Because of their high toxicity, arsenic, lead and cadmium need to be quantified in food and beverages. For the first time, in this study the content of arsenic, lead and cadmium was investigated in 152 wine samples from the Canary Islands, Spain, belonging to eight Denominations of Origin (DO) and four islands by inductively coupled plasma mass spectrometry (ICP-MS). The ranges of concentration found were 0.58-8.45 g l−1 for arsenic, 0.20-1.73 g l−1 for cadmium and 3.89-159.5 g l−1 for lead, and the mean content was 3.13, 0.63 and 28.74 g l−1, respectively. None of the wines contained levels above the limits set by the International Office of Vine and Wine (OIV), and thus did not pose a health hazard. Significant differences in mean content of those elements between harvest, type of wine, islands and DO were observed.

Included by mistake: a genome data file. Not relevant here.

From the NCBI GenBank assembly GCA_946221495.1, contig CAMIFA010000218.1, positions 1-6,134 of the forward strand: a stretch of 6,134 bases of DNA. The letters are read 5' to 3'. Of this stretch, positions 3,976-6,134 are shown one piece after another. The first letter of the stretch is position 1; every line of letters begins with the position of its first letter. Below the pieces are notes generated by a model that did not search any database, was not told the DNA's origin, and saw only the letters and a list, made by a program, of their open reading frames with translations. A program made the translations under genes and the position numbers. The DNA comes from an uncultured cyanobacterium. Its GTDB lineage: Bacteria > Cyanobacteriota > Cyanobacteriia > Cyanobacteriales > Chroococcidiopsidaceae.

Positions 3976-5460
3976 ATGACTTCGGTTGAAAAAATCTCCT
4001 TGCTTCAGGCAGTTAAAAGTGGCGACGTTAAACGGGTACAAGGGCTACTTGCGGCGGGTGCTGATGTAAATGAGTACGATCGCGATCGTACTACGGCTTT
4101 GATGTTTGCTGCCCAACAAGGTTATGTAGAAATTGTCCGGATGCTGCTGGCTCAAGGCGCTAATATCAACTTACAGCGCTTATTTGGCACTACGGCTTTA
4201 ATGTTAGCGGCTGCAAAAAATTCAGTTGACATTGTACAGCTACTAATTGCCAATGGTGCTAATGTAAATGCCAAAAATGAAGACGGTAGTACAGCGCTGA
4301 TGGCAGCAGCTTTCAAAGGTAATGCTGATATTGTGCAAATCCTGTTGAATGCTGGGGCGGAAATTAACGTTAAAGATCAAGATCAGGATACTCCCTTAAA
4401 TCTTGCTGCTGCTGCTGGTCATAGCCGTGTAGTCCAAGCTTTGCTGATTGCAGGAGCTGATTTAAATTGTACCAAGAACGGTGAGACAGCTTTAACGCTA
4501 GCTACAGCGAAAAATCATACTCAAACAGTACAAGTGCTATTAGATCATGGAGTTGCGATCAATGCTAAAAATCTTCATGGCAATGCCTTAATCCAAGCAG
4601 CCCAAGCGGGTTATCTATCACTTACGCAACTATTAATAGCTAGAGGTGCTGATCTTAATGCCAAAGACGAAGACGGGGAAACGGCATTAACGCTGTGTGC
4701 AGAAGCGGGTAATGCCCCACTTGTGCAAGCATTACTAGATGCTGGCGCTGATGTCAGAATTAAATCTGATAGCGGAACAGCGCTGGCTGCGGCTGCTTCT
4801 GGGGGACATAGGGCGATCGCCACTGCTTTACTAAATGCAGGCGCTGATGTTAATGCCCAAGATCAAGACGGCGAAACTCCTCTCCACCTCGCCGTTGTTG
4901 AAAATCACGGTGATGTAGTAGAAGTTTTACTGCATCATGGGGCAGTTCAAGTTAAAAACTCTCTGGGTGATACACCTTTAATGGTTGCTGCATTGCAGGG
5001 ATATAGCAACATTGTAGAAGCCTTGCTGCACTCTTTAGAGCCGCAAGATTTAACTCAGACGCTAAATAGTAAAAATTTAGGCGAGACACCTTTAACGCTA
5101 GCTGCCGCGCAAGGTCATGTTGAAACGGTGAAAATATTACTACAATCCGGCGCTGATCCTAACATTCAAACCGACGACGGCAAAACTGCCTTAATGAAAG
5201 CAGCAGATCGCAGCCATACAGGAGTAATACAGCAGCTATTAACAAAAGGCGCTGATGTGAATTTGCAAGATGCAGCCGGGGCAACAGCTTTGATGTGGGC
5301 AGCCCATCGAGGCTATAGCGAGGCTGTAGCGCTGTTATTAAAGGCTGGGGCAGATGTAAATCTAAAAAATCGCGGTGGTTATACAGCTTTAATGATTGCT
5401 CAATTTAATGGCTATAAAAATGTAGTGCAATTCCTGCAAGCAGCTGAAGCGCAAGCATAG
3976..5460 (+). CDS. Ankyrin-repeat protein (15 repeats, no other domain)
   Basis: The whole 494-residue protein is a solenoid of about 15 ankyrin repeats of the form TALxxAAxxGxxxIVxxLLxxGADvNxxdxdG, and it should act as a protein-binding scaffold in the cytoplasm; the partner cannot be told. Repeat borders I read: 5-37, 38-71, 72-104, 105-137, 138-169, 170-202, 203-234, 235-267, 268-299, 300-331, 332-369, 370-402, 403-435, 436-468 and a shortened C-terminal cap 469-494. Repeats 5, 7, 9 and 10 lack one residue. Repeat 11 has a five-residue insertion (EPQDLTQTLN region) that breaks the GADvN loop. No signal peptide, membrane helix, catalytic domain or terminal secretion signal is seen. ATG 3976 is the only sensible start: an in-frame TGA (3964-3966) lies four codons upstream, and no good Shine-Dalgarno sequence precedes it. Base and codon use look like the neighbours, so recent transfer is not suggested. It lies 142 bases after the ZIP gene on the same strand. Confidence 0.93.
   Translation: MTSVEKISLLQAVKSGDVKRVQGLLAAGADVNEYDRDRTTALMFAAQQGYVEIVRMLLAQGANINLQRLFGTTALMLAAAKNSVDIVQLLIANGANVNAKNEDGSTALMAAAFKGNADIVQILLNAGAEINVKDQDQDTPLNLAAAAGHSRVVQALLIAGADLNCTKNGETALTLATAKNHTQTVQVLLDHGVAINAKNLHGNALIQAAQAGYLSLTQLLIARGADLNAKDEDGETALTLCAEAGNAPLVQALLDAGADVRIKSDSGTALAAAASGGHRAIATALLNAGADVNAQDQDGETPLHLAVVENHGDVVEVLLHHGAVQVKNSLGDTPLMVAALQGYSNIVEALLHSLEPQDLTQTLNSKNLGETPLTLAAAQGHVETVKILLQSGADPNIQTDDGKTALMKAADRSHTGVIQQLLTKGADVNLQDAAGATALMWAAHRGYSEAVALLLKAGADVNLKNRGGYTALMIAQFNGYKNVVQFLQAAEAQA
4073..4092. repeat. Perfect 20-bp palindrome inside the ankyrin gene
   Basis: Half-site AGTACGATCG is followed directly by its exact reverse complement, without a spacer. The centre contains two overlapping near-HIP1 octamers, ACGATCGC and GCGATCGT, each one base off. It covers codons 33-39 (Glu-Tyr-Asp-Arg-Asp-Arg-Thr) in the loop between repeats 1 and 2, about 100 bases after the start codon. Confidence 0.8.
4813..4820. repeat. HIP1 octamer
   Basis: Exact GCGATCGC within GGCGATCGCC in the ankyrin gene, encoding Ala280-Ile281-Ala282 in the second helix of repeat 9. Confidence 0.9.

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Document Type: Research Article
CNRS UMR 5034, Hélioparc, 2, Avenue Président Angot, F-64053 Pau-Pyrénées, France
Department of Analytical Chemistry, Nutrition and Food Science, Faculty of Chemistry, University of la Laguna, E-38 201-La Laguna, Tenerife, Spain
January 1, 2003
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